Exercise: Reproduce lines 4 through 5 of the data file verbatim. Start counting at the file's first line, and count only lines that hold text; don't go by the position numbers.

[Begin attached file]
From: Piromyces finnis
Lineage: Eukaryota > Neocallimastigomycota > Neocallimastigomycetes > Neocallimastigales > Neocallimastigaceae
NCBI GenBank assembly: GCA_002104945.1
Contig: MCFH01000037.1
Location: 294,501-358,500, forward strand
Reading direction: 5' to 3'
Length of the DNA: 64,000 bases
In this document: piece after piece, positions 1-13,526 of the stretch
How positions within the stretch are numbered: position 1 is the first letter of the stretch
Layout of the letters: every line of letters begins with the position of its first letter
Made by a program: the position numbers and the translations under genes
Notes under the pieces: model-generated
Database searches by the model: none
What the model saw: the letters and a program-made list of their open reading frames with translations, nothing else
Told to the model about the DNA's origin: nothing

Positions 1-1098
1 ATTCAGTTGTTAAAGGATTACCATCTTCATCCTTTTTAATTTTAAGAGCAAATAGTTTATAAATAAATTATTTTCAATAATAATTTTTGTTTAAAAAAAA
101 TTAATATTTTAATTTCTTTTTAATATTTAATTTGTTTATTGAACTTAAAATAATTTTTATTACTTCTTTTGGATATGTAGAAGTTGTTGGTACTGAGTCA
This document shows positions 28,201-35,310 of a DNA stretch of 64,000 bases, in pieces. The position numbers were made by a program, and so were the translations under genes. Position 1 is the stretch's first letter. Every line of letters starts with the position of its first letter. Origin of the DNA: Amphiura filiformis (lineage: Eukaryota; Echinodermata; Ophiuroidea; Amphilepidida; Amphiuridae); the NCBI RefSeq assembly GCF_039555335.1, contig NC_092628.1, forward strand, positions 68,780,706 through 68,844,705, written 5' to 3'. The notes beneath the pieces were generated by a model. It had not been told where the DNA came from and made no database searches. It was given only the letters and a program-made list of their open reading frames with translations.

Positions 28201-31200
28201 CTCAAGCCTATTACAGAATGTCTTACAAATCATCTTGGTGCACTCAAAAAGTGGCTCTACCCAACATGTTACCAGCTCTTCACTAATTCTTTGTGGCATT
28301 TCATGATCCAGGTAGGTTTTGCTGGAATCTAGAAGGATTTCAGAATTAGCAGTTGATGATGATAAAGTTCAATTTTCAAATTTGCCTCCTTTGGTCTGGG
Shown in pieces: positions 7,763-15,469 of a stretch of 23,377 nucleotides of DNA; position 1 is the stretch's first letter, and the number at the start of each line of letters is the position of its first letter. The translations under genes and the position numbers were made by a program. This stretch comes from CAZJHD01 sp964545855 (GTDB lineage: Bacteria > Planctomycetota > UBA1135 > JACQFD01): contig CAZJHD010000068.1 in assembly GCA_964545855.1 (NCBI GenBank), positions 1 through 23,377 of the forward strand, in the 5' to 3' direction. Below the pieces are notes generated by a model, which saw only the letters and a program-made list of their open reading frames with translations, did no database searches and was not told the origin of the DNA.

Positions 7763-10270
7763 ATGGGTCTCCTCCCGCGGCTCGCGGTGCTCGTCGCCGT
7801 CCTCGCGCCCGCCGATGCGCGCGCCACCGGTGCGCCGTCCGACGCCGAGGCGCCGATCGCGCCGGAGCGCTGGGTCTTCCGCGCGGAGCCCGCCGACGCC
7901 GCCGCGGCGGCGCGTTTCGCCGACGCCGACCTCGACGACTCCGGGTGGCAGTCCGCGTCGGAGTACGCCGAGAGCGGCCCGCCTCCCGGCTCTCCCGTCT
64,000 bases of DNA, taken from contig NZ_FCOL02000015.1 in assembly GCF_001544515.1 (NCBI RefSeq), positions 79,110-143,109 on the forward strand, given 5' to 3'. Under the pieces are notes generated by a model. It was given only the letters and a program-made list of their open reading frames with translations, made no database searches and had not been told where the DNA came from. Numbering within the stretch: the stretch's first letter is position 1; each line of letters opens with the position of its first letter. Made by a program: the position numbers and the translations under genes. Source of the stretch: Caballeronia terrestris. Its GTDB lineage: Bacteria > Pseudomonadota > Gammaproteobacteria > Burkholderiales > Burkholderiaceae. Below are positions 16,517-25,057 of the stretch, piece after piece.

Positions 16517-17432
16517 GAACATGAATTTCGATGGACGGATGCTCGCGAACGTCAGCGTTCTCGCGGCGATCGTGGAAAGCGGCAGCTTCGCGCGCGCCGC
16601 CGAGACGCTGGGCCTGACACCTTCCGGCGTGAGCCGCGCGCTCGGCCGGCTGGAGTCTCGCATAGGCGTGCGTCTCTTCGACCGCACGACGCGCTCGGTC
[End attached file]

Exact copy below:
Contig: MCFH01000037.1
Location: 294,501-358,500, forward strand